Pepperdine economist George Reisman reminds us, and hopefully our policymakers, that we shouldn’t be creating jobs for the sake of creating jobs:
Indeed, advancing the goals of environmentalism is capable of creating a virtually limitless number of jobs. Big-rig trucks and their “polluting” emissions might be done away with by replacing them with human porters who would carry freight on their backs. Ocean-going ships and their emissions might be done away with by replacing their “dirty engines” with the clean labor of banks of oarsmen. (Sails would be a substitute too, but they are no match for oarsmen when it comes to the number of workers needed.) Automobiles and their emissions might be replaced by sedan chairs and teams of litter bearers.
And if all that is not enough, then think of the jobs that might be created in making coal in the ground absolutely safe. At present there are outcries over the release of trace amounts of mercury, arsenic, and other heavy metals from above-ground accumulations of coal sludge. Yet these metals are found in nature-given, below-ground deposits of coal as well, and could not appear in coal sludge if it they had not first been present in below-ground coal. While perhaps a smaller threat to human health so long as they are locked in below-ground coal, they must undoubtedly represent some threat, if only at the level of parts per billion or parts per trillion.
Since one can never be too safe, it follows that if job creation is the goal, an environmentalist case can be made for extracting all known coal deposits and then, instead of using any of that coal for such environmentally “destructive” purposes as producing electricity or heating homes, simply reburying it. But this time in repositories lined so as to prevent any possible leakage of heavy metals into the surrounding environment.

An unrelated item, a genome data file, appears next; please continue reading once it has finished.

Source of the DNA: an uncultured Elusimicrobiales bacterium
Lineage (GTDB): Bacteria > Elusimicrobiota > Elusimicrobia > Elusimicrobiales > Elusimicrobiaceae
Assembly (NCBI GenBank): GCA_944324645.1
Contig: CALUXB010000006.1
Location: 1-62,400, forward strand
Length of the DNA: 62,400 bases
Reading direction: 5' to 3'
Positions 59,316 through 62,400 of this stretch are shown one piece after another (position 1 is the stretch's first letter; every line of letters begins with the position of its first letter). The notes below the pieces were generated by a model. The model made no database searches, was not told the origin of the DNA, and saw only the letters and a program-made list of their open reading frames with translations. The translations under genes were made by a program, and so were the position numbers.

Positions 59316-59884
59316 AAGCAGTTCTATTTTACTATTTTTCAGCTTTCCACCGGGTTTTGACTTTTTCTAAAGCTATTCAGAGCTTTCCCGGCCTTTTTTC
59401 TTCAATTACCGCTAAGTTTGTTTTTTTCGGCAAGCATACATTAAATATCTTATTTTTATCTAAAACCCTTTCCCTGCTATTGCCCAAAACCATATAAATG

And finally, think of all of the jobs that a program of environmental “stewardship” might make available. Thus each patch of desert, each rock formation, each clump of grass, and each tree stump, might have assigned to it one or more “stewards” whose job would be to watch over it, protect it, and “preserve it for future generations.” To carry out this valuable work, there could be a whole corps of “stewards.” They could be dressed in special uniforms displaying various ranks and medals, all gained in “service to the environment” and the defense of nature and its resources from the humans.
Indeed, once we put our minds to it, nothing is easier than to think of things that would require the performance of virtually unlimited labor in order to accomplish virtually zero result. Such is the nature of all job-creation programs. Such is the nature of environmentalism. Such is thought to be the path to economic recovery by most of today’s intellectual establishment.”
Is this the path we want?